Re: Surrogate points

From: Asmus Freytag (
Date: Sat Feb 05 2005 - 12:39:41 CST

  • Next message: Asmus Freytag: "Re: Surrogate points"

    At 01:14 PM 2/4/2005, John Hudson wrote:
    >Hans Aberg wrote:
    >>If the
    >>description I got was right, that Unicode tries to enforce that Arabic
    >>numbers should not be represented in the order they are written and read,
    >>but in reverse...
    >It might be a good idea to confirm whether the description is right
    >*before* making public criticisms. I'm not aware of anything in Unicode
    >that enforces what you claim.
    >If you are talking specifically about conventions in Arabic mathematics,
    >as distinct from typical layout of Arabic numerals in text, then one must
    >assume some level of layout above and beyond what is normal for Arabic
    >text, just as one must assume a math handler for European mathematics.
    >When Unicode characters make their way into such a system, the maths
    >handler usually -- and necessarily -- takes control of virtually all
    >aspects of layout, because the conventions involved are so far removed
    >from normal text layout. At that point, whatever Unicode specifies beyond
    >the character code is moot.

    Another and possibly better way to state this is that whenever Unicode
    makes statements about the default layout behavior of characters, it is in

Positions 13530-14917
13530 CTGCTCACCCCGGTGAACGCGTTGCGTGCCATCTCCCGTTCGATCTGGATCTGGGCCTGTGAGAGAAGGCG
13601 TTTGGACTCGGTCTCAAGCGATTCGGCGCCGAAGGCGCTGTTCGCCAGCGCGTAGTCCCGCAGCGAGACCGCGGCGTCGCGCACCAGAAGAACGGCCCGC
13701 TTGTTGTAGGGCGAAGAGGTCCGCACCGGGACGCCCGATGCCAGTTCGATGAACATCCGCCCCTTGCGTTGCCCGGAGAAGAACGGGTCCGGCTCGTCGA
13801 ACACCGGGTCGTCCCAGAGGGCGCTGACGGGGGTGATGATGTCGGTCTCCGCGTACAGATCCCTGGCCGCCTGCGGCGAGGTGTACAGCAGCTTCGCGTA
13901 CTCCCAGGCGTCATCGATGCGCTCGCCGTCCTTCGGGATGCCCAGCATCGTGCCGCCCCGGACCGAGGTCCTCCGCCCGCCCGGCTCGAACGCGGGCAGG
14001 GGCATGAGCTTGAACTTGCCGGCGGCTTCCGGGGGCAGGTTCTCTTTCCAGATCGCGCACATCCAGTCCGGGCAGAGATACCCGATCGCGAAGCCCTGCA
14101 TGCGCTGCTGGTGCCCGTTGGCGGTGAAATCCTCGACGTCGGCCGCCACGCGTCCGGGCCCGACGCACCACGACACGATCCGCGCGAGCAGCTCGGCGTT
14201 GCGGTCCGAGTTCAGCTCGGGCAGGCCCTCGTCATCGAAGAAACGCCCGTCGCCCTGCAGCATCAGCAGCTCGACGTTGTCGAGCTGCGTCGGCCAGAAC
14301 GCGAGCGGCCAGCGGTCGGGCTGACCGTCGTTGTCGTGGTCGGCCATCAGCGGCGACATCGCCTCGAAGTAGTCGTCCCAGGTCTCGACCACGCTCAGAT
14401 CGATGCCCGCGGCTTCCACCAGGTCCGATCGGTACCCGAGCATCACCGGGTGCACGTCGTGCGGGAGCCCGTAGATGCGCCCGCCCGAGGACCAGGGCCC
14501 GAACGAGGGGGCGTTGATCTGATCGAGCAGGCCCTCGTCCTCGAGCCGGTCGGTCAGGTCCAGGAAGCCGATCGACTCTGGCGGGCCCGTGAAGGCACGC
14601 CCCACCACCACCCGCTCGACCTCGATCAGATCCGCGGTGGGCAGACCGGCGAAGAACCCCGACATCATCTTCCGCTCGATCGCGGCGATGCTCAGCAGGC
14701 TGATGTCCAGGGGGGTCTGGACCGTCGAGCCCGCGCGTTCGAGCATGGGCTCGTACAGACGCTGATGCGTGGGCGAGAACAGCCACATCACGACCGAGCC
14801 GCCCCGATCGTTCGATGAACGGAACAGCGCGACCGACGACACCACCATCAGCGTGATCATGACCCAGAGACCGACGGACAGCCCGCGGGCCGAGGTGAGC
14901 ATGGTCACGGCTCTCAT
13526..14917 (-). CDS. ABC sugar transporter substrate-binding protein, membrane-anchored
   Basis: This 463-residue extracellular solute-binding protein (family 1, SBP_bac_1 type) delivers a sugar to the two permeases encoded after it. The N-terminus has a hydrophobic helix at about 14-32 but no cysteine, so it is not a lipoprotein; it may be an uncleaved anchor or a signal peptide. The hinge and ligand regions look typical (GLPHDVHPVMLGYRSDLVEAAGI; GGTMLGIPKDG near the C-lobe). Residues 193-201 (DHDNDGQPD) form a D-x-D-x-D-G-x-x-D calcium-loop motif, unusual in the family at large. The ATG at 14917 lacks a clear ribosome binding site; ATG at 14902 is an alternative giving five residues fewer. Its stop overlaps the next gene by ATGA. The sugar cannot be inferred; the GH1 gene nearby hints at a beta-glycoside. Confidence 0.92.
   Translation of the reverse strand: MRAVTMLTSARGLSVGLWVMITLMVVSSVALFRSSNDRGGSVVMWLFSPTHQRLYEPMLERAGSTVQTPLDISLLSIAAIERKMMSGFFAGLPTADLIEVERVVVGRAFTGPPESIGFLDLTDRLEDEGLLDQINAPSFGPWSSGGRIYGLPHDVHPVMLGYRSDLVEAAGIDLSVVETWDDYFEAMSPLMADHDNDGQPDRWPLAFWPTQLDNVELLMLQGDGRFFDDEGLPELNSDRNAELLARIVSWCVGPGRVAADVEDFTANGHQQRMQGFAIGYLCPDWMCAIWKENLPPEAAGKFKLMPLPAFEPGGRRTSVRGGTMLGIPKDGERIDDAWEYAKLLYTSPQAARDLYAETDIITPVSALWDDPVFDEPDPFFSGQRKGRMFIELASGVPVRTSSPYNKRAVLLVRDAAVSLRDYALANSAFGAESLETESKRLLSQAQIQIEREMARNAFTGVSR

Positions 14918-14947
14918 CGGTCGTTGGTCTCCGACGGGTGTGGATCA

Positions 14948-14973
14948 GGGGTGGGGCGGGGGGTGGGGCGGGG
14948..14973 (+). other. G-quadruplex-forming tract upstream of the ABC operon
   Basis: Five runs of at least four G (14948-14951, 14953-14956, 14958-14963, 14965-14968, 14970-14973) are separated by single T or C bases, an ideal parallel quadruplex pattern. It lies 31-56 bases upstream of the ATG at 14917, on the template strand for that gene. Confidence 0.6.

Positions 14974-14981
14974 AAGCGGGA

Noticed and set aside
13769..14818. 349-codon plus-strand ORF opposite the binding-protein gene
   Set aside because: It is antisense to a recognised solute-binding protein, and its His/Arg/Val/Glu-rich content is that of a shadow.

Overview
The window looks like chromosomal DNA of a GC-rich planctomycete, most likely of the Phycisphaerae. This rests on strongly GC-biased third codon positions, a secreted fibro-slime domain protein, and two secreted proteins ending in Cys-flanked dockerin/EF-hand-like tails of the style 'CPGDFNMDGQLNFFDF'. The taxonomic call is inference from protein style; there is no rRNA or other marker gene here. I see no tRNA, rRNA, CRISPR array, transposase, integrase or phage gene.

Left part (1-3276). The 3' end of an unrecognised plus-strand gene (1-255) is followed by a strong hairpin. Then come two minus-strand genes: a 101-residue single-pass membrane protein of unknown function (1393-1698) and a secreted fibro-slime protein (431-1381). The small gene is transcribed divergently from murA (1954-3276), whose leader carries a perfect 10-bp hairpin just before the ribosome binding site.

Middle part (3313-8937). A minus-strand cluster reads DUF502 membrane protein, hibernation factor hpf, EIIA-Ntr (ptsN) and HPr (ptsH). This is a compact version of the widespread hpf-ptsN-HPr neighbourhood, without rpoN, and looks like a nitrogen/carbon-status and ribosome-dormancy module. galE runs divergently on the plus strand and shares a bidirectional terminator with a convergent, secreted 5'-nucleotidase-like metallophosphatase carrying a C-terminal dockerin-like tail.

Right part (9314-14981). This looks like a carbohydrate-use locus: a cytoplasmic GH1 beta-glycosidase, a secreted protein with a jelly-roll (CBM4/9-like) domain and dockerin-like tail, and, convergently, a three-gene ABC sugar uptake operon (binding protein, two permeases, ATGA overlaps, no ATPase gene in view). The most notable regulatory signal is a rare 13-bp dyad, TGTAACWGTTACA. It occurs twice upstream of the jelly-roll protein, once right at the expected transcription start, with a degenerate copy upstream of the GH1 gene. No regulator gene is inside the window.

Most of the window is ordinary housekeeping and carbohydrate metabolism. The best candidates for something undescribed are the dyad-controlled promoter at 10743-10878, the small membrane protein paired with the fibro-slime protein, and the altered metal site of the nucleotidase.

an attempt to ensure that users and implementers face no ambiguities as to
    which characters or character sequences to use for what purpose. For
    bidirectional languages this includes in which order characters are encoded
    in order to correspond to a specific reading order when displayed.

    A mathematical layout system extends this concept by having (many)
    additional, domain-specific rules, but again, a well designed system leaves
    no ambiguities as to which character codes are to be used for a given
    aspect of the mathematical expression being encoded.

    In other words, the purpose of the Unicode character properties is not
    about enforcing specific aesthetic layout for each scripts, but to enforce
    uniformity in ecoding, so that implementers of layout systems can rely on
    the fact that user would have chosen a particular character sequence for a
    given purpose, and that users can rely on the fact that implementers will
    create a layout for a particular character sequence that matches the intent
    of the user to within the capabilities or technical limitations of the


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